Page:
Ø On October 8, a prayer meeting for peace, to which only Christians were invited, was attacked by anti-social elements. The assailants beat the participants and leaders of the prayer meeting at Dahod in Panchmahal district. The organisers have stated on record before the police that the attack was organised by two right–wing fundamentalist Hindu organisations. The local police, it is alleged, showed no signs of controlling the anti–social elements compelling the organisers to abandon the meeting. Instead of providing protection, the police kept the organisers in custody for nine hours and they were released only under court instructions, it has been alleged by the victims.

Ø On October 9, close to Jhalod, also in the Panchmahal district, Father Jose Vayalil was attacked by unidentified miscreants and his jeep was damaged.

Ø On October 10 a group of tribal children from the Adivasi hostel at Jhalod who were taken to Dahod for a circus by their school authorities, were attacked near the bus stand. The whole group was forcibly taken to the police station for questioning. Later on, the children were sent back alone without the school authorities, in a mini–bus. On reaching Jhalod it was discovered that one of the boys had been beaten up by anti–social elements and, as of October 11, another boy of Class VI is still missing.

Ø For the last 29 years a novena has been organised by the Catholic Church from October 10 to 18, in Kadi, Mehsana district, in honour of "Umteshwari Mata" (Our Lady, patroness of camel drivers). This year, from October 8 onwards, thousands of pamphlets against this prayer festival and against the priest, Father S. Girish, S.J. were circulated by the VHP in several towns and villages in the Kalol–Kadi–Mehsana belt of the state. An anti–Christian meeting was organised by the VHP on October 10 in Kalol warning the people not to participate in the novena.

Ø On November 6, young students of the St. Joseph’s Evening College at Bangalore, who had gone to attend a social service camp at a village in the Anekal taluka were attacked by 50–odd supporters of the local BJP MLA, A. Narayanswamy. Five men surrounded each girl to intimidate her. When the injured students approached him for redressal, the BJP MLA is alleged to have admitted that the assailants were his supporters. He is also alleged to have told the students, "I am least bothered about your problems."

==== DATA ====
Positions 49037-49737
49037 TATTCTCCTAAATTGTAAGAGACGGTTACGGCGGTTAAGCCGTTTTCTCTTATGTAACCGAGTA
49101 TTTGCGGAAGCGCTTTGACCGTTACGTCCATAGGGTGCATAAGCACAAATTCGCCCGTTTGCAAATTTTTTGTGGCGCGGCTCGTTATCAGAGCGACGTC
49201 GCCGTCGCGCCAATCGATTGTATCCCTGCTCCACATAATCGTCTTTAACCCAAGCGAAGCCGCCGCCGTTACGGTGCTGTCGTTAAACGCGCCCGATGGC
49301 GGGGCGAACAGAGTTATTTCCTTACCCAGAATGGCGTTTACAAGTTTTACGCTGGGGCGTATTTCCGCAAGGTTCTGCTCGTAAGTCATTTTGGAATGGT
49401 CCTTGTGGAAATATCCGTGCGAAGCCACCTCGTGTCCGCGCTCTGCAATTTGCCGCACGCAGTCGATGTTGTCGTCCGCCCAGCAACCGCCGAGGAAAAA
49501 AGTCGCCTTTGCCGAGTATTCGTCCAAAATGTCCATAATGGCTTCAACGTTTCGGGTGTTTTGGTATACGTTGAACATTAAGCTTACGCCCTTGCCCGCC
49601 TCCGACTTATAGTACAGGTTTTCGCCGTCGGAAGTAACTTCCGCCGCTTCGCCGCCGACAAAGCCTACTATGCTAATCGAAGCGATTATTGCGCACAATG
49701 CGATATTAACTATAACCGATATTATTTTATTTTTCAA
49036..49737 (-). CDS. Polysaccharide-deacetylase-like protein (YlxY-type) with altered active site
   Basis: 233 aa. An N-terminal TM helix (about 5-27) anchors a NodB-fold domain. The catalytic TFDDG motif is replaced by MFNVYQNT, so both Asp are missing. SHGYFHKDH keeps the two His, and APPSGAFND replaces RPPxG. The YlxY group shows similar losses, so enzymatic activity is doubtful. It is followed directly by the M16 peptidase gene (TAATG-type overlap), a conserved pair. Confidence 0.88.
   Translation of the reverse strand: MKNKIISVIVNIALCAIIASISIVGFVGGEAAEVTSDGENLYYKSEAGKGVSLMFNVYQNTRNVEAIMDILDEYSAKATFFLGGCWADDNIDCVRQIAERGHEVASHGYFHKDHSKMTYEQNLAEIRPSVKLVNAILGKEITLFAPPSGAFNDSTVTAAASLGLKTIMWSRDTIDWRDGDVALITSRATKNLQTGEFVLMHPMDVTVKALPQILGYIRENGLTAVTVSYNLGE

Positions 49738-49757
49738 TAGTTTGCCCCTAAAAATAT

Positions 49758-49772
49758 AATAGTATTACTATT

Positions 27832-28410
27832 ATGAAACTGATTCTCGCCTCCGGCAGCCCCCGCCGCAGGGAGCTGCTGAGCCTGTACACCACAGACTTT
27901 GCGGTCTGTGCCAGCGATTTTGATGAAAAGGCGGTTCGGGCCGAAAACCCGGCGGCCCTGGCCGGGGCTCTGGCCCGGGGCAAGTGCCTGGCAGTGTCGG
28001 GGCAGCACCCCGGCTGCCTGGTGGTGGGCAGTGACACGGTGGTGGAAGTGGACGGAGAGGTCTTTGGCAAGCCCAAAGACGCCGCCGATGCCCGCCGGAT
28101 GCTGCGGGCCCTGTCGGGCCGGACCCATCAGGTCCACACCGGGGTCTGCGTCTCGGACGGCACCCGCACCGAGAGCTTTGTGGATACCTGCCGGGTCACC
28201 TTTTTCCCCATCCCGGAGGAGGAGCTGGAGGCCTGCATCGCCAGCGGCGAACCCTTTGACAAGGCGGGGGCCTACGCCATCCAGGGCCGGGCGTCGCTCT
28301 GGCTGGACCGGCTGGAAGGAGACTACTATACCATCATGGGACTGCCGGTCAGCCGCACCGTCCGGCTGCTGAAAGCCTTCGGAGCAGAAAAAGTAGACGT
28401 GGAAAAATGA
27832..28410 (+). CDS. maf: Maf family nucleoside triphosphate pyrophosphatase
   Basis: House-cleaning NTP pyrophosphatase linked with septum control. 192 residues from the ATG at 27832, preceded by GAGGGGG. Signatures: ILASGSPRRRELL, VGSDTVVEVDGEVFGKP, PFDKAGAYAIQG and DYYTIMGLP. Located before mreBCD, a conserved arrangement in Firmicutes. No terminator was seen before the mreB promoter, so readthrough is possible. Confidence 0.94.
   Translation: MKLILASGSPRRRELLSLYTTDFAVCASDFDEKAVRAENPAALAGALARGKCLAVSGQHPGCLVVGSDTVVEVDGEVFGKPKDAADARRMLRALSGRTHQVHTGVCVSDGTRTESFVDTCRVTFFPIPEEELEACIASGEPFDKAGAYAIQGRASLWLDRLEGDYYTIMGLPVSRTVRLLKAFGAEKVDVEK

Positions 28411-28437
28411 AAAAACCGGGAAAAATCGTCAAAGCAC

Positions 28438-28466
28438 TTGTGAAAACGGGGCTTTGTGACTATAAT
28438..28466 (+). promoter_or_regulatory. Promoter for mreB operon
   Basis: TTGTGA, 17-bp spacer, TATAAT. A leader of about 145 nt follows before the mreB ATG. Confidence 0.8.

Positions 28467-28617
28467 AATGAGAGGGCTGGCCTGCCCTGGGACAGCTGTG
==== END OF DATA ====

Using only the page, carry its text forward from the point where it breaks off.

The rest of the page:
All these, happening as they did at election time, failed to penetrate the nation–wide debate. Most of these incidents that took place were widely reported. Yet there were no questions raised on whether or not such recurrent incidents were living symbols of the fact that some Indian citizens, solely because of their religious identity, are today more insecure and prone to physical threat, abuse and attack than others, thanks to the social writ and political power being enjoyed by Hindu communalist groups. There was neither any introspection on whether this continuing state of affairs violated the fundamental principle of a secular democracy and the rights of citizens living within it.

No questions were raised either about the conduct of the law and order machinery in dealing with these cases. The conduct of the police, has revealed disturbing trends of bias and complacency in bringing those guilty of communal crimes to book over the past two decades.

In short, the violent crimes and attacks on minorities were not portrayed by the media, or by political parties as the most dire and bleak evidence that secularism and democracy could never be the shared project or objective to those who silently or covertly supported these kinds of crimes. In each of these instances, the BJP–RSS–VHP–Bajrang Dal unity was evidenced by the presence of their common cadres that lent both moral might and phsyical strength to these attacks. The attacks in all cases over the past two years have been preceded by systematic hate–mongering based on half–truths that has succeeded in rendering other sections of the population to become silent accomplices. The rumours systematically spread in Gujarat are about "the international conspiracy of Christians and Muslims to convert Hindus to their faiths, the former through their institutions, the latter through seducing Hindu girls through marriage."

The critical question of the protection of life and property of each citizen, the primary responsibility of a democratic, secular, state was so plainly side–lined that even while elections were on and rabid Hindu communalists killed or attacked Christians or Muslims in Orissa, Bihar or Gujarat, neither the media nor opposition secular parties, saw this as the biggest blight against any organisation that wishes to don a secular mantle. A hollow definition of lived secularism indeed. n

Teesta Setalvad